People who reside in high-resource communities should count themselves lucky. Those who live in affluent, well-governed communities reap the benefits in many different ways, one of those being healthcare. In remote regions of our world, the story is a little different. Where there are fewer people, there is generally less capital, and medical resources are limited. Point-of-care ultrasound (POCUS) is having a positive effect on these communities.
A few quick facts will give some great insight into the reality of healthcare in remote communities. Kicking off with our northern neighbors, did you know that 20% of Canadians live in remote regions? Even with the imaging technology that is already available there, nearly half of the rural Emergency Departments (ED) would still need to transport patients to urban hospitals if advanced imaging was required. This distance could be up to 187 miles.
Hop over the Atlantic to sub-Saharan Africa, where they deal with 25% of the global disease rate, yet only claim 3% of the world’s medical personnel. Other regions like Asia, Australia, New Zealand, South America, Appalachia (U.S.), and parts of Washington D.C. are suffering this gap between medical needs and resources.
In our booming global economy, this doesn’t add up. For example, antenatal care for women in limited-resource regions are burdened with some of the worst possible scenarios during pregnancy, but they have the least access to medical resources. This reality is perplexing, to say the least.
According to the Canadian Journal of Emergency Medicine, this imbalance is due to the following: lack of training, equipment, funding, inability to maintain skills, and lack of quality assurance. Furthermore, from the patients’ perspective, those in need may have to travel long distances to reach a medical provider. Implementing ultrasound has proven to add “benefit of aiding logistical arrangements.” In some cases, “a lack of cultural sensitivity by the service providers” is an issue. Even having access to a reliable source of electricity is a dilemma. Regardless of these roadblocks, POCUS still prevails as a practical tool that can overcome these obstacles.
Organizations like Rad-Aid conduct inspiring work in these rural regions to equip them with the best training and tools necessary for POCUS utilization. POCUS Certification Academy™ is thrilled to be partnering with Rad-Aid in creating and offering custom certification programs for their medical affiliates in places like Haiti.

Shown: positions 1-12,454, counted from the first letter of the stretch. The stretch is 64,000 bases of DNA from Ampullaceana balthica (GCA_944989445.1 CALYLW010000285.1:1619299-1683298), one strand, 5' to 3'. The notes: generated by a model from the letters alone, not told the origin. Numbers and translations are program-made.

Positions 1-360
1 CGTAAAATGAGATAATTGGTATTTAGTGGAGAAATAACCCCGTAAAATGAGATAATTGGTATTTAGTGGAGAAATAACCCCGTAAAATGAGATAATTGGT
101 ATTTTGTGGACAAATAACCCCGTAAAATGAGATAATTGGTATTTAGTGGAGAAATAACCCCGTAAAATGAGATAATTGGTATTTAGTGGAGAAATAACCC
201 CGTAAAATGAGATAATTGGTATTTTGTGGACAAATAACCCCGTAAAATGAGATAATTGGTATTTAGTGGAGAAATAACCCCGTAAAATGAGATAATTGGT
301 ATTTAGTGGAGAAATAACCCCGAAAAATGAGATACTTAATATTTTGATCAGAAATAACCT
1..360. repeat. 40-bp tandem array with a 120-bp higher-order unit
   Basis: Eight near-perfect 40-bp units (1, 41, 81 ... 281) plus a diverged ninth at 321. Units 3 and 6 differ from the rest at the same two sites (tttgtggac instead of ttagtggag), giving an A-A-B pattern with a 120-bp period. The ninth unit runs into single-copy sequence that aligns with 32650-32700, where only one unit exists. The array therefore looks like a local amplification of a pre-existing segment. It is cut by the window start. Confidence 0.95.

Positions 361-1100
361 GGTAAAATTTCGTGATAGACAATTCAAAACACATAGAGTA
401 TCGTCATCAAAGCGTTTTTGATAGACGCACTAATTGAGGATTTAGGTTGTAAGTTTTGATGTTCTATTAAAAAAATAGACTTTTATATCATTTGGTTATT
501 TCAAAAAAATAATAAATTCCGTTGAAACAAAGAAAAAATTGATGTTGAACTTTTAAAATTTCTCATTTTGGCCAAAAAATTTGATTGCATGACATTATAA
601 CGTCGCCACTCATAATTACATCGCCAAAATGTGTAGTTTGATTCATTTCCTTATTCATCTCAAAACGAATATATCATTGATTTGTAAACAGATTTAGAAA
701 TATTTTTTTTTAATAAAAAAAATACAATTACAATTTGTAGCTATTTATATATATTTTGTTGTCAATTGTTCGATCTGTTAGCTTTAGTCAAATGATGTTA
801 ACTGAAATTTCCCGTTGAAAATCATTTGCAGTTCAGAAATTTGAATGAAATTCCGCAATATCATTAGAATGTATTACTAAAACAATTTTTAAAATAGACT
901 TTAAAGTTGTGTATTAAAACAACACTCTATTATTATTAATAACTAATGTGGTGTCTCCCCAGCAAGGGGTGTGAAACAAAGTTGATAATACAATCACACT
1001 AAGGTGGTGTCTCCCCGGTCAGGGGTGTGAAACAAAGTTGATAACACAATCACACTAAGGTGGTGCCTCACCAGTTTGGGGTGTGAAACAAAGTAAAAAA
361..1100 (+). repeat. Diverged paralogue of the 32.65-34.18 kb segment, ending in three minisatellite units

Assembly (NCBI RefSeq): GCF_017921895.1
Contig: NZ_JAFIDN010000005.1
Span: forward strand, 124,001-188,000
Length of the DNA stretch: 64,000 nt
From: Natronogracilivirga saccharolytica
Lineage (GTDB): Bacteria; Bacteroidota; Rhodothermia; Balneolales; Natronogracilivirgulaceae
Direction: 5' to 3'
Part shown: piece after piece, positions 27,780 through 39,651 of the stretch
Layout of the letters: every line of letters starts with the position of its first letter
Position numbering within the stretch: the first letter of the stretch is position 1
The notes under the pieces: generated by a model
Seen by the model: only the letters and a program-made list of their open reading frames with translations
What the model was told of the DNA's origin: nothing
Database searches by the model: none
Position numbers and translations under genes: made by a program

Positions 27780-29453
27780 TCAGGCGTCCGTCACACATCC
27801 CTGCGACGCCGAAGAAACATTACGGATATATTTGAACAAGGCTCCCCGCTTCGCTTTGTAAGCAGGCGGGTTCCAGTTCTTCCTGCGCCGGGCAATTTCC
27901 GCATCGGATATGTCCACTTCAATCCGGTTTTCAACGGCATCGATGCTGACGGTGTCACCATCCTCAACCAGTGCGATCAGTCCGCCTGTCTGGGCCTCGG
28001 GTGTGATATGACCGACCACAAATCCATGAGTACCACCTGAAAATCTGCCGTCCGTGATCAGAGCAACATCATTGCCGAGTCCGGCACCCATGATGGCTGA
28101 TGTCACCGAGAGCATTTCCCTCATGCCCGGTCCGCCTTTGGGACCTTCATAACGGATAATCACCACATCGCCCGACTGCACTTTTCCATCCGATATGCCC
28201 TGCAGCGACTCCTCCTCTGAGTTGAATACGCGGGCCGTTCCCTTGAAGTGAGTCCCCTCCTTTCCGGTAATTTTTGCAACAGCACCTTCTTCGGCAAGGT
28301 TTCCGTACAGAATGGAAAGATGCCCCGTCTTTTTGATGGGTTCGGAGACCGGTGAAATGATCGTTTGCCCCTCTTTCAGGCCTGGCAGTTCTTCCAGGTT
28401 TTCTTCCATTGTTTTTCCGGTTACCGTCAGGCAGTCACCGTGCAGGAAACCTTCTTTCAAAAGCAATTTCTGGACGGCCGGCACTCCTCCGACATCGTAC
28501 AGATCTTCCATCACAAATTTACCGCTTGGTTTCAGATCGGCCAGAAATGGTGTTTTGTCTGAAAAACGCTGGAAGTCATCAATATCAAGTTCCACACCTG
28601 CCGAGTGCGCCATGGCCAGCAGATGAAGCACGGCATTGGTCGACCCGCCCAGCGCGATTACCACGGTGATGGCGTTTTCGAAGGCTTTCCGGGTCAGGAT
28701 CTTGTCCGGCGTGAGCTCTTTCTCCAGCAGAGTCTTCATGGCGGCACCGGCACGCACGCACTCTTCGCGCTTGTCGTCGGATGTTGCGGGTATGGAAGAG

Even with the wonderful work organizations like Rad-Aid bring, resolving more solutions to bolster the required travel and cost that accompanies on-the-ground training is going to be necessary. The African Journal of Emergency Medicine suggests the sustainability of these efforts is an issue after the training programs have left. Their research article describes “a novel education tool to provide rapid, “tele-review,” quality assurance, and feedback to a group of non-physician clinicians in rural Uganda and its impact on continuing education and skills retention for broad-based POCUS.”
In essence, US-based physicians give feedback and assessment using the technology available that allows communication between thousands of miles. For their 11-month study, 654 POCUS exams were performed and reviewed by US doctors. The review process took on average 48 hours to a few days, which is not a bad turnaround.
In conclusion, researchers found that POCUS use dropped 61% after in-person training had left but then shot back up to 240% upon tele-review. This outcome reveals how continued contact and follow-up enhances and solidifies the presence of POCUS for rural communities. In regions where there is already a shortage of doctors and medical experts, this is a potential training model to build upon for low-resource regions.
It is disconcerting that in our trillion-dollar global economy, people are suffering because of a lack of medical resources. The POCUS Certification Academy™ joins Rad-Aid in their passion to close the gap on this particular issue. Interested in knowing more? Listen to our podcast episode where we discuss Rad-Aid’s role in bringing radiology to Haiti and similar countries, as well as our exciting new partnership with them!
1) Micks, T., Sue, K., & Rogers, P. (2016). Barriers to point-of-care ultrasound use in rural emergency departments. CJEM, 18(6), 475-479. Retrieved February 18, 2020. Doi:10.1017/cem.2016.337
2) Terry, et al. (2019). Rapid, remote education for point-of-care ultrasound among non-physician emergency care providers in resource limited setting. AJEM, 9(3), 140-144. Retrieved February 18, 2020. Doi:10.1016/j.afjem.2019.05.004
3) Doig, M., Dizon, J., Guerrero, K., & Parange, N. Exploring the availability and impact of antenatal point‐of‐care ultrasound services in rural and remote communities: A scoping review. AJUM, 22(3), 174-185. Retrieved February 18, 2020. Doi: 10.1002/ajum.12138.
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